Elements of the house that point to his Prairie work can also be found. Just over two years after the Husser House, Wright would take its overall cruciform plan, including the stairway wing that juts out to the west, and integrate them in a much more sophisticated manner at his 1901 Willits House in Highland Park, Illinois. Similarly, the octagonal, second-story porch of the Husser House can be seen as a precursor to the west porch of the Robie House (1908). Both porches terminate long, narrow houses, providing private outdoor spaces for their second-floor living rooms. But the dynamism of the cantilevered roof of the Robie House porch is a world away from the column-supported Husser House porch roof.
One could argue that the Husser House has neither the refinement of the Heller or Winslow Houses, or the masterful brilliance of the Willits or Robie Houses. But the fact that in the Husser House we can see Wright working out certain design ideas that will contribute to the brilliance of those later works makes the house just as fascinating as the masterpieces that follow it.
One noteworthy detail of the Husser House was a checkerboard pattern incised in the trim on the second floor, and, according to the drawings, in the first-floor entry. This was of particular interest because a similar pattern had been pointed out to me by the owners of the Jessie and William Adams House (1900) in Chicago. The relationship between the Adams and the Husser House is a direct one: William Adams was the contractor for the Husser House and for the Heller House!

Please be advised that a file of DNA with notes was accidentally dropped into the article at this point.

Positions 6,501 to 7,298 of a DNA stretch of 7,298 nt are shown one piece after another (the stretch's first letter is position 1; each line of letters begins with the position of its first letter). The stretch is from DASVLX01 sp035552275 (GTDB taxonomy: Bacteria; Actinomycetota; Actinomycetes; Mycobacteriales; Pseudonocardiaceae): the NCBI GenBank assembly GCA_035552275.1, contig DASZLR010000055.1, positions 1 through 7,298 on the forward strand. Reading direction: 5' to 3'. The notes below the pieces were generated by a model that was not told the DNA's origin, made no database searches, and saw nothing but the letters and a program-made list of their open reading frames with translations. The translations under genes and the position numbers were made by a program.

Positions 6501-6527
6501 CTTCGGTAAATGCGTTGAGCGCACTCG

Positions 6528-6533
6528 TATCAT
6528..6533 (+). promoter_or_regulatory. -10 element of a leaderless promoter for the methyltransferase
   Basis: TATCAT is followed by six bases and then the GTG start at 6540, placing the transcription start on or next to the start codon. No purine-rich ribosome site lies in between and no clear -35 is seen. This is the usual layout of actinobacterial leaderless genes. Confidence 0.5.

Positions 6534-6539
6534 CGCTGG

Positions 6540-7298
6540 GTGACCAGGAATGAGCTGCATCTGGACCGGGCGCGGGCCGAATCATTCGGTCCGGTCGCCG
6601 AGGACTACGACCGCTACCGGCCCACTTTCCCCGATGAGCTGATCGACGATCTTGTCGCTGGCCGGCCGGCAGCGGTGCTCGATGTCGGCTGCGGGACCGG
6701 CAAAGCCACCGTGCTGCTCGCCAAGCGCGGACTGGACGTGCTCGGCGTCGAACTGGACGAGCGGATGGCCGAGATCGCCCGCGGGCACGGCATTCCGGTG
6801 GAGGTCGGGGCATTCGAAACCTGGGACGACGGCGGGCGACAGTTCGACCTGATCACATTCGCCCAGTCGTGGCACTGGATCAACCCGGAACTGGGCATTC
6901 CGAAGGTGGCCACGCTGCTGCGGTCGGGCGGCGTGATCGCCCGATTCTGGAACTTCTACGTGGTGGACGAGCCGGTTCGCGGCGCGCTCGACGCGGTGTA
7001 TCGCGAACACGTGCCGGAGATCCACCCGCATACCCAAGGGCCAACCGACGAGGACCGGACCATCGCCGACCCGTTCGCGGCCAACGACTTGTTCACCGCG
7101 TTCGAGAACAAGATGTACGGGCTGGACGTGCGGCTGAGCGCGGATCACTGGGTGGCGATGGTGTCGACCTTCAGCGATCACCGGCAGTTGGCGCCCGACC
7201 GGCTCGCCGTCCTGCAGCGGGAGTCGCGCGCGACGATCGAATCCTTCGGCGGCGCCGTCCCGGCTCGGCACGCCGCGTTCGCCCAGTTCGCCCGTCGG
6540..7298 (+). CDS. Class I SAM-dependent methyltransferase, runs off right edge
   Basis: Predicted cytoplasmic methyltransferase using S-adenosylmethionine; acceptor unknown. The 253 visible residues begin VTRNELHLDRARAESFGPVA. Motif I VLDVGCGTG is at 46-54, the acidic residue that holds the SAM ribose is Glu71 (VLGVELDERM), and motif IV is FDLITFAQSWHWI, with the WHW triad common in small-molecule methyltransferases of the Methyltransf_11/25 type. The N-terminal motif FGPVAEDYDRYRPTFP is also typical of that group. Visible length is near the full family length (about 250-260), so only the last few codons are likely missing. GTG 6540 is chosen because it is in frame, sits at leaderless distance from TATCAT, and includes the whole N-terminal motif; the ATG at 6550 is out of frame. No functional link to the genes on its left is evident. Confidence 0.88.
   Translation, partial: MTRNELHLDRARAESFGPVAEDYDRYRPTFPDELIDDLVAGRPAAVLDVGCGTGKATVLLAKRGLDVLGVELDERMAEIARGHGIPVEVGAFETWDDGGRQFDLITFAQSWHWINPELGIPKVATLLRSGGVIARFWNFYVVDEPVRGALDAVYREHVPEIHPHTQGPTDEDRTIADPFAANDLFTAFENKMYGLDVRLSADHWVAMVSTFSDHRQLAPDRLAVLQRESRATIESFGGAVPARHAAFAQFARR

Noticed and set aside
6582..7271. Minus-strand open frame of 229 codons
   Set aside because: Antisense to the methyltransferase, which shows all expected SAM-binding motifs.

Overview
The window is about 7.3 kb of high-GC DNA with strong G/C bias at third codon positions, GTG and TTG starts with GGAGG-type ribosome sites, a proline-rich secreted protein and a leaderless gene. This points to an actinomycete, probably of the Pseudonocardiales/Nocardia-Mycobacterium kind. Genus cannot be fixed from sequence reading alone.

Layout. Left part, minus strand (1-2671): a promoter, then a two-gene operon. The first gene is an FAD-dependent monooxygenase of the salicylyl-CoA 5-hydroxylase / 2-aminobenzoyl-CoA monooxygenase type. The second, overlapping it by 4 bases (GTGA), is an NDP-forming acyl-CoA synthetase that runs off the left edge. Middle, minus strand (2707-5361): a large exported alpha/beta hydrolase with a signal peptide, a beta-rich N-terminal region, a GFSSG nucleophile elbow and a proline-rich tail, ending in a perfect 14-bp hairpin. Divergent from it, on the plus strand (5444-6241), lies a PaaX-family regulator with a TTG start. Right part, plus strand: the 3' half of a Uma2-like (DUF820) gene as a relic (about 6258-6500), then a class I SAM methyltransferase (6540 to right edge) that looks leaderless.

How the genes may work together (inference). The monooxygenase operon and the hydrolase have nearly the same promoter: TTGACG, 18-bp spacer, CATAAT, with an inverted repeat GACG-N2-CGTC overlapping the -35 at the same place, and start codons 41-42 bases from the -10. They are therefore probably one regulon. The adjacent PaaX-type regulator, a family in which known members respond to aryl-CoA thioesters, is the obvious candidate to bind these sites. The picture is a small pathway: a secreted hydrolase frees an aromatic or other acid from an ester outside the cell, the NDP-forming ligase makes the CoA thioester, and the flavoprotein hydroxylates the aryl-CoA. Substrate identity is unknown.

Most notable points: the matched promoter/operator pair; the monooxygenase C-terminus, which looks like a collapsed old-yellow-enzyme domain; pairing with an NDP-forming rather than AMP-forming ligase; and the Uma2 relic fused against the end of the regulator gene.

The pattern also appears on the Husser House dining table. This table and eight dining chairs are the only know items from the house to survive. They are now in the collection of the Huntington Museum in San Marino, California.
My model is based on drawings from the Frank Lloyd Wright Foundation Archive and the few photos that survive of the house. Most of these photos are brought together in this comprehensive article on the Husser House in The Wright Library. The 1905 Sanborn Fire Insurance Map shown above was used to recreate the demolished neighboring houses in the model. These sources give only limited information about the house. While the two photos confirm many aspects of the construction of the main rooms of the second floor, information for the third floor is limited to one plan and a few details. Similarly, plans and details for the service spaces of the house are limited and do not always agree. Information on the first floor, outside of the entry hall, and all three floors of the coach house was too limited or contradictory to attempt even a hypothetical arrangement. The plans above are included to show the layout I settled on – which may not be the last word on that layout.
The loss of any Wright-designed building is profound. We are no longer able to study, experience, or enjoy the art he created. The limited documentation of the Husser House only accentuates that sense of loss. By creating this model, I’ve tried to mitigate some of that sense, while bearing in mind that it can never be fully remedied.
Posted February 3, 2023